Great bitterness

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NI’s new Culture Minister, the DUP’s Gregory Campbell, on the deputy First Minister, SF’s Martin McGuinness, and vice versa. From the BBC4 programme “What Happened Next?”

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1 Response

  1. Oceallaigh Kly says:

    Campbell like most unionists think the clock started in 1969 as far as Northern Ireland's troubles are concerned. Young rebels like Martin McGuinness rose up against a very oppressive police state that historically had always used violence and threat of violence to quell the democratic aspirations of the Nationalist,Catholic minority.
    50 years of a one party Unionist state effectively marganilsed,disenfranchised and ultimately radicalised the Nationalist minority leading to the Civil Rights movement of the 1960's. When the civil rights protestors were brutally beaten off the streets many of the youth joined the only organisation willing to fight for civil liberty and equality,namely the Irish Republican movement.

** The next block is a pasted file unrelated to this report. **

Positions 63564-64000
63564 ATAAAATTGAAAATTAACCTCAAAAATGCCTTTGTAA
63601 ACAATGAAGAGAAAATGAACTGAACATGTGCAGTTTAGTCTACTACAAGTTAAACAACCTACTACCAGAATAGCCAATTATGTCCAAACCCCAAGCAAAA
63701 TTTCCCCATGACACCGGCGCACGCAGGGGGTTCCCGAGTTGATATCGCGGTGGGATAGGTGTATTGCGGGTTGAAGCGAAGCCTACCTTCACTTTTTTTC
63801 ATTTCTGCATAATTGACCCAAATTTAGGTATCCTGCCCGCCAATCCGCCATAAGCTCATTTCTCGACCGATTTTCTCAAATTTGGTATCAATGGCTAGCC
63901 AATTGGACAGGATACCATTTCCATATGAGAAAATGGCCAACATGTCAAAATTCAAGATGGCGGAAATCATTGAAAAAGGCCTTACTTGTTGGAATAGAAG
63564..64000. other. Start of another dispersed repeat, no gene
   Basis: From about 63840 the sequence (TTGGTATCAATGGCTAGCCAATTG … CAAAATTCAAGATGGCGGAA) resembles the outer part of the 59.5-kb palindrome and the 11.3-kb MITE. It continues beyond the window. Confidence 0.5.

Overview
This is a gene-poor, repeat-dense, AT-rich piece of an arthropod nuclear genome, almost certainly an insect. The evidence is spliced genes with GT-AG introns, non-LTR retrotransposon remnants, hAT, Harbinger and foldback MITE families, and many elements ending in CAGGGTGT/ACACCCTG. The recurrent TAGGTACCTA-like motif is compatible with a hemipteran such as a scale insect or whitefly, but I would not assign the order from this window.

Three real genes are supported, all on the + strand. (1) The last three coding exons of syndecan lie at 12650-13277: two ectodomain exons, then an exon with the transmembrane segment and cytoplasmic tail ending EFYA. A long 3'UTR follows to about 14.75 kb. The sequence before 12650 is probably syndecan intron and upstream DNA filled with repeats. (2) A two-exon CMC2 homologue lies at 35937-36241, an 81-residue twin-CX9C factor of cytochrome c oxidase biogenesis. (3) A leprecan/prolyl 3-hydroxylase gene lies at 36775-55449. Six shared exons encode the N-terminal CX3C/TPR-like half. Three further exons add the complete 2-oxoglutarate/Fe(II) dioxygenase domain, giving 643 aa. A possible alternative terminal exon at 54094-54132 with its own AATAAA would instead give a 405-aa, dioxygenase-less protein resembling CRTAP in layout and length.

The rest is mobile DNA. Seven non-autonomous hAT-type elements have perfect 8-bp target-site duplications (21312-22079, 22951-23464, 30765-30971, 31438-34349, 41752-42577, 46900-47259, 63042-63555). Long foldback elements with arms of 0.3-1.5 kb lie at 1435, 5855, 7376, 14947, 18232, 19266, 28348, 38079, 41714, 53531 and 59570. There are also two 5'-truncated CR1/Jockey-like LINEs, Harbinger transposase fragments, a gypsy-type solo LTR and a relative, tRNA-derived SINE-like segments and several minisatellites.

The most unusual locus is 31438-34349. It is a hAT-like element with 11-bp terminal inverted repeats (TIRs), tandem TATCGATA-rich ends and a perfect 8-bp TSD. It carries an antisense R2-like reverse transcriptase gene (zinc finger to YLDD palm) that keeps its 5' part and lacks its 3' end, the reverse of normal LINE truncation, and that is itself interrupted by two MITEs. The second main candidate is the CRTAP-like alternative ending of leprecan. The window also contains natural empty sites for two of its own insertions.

If the Unionists had been more conciliatory and treated their Nationalist neighbours with respect and decency acknowledging equality was a right not a concession then the Troubles and the actions of men like Martin McGuinness would never have happened,the British government must also shoulder the blame for the inevitable breakdown of law and order and the ensuing 30 years of strife for financing,enabling and arming the Unionists during the years leading up to and during the so called Troubles. Unfortunately people like Campbell do not have the intellectual capacity to reflect on past history and learn from their own mistakes,accept blame for their egregious actions,move on and build a better future for all the citizens in a united country based on equality ,respect and human rights.

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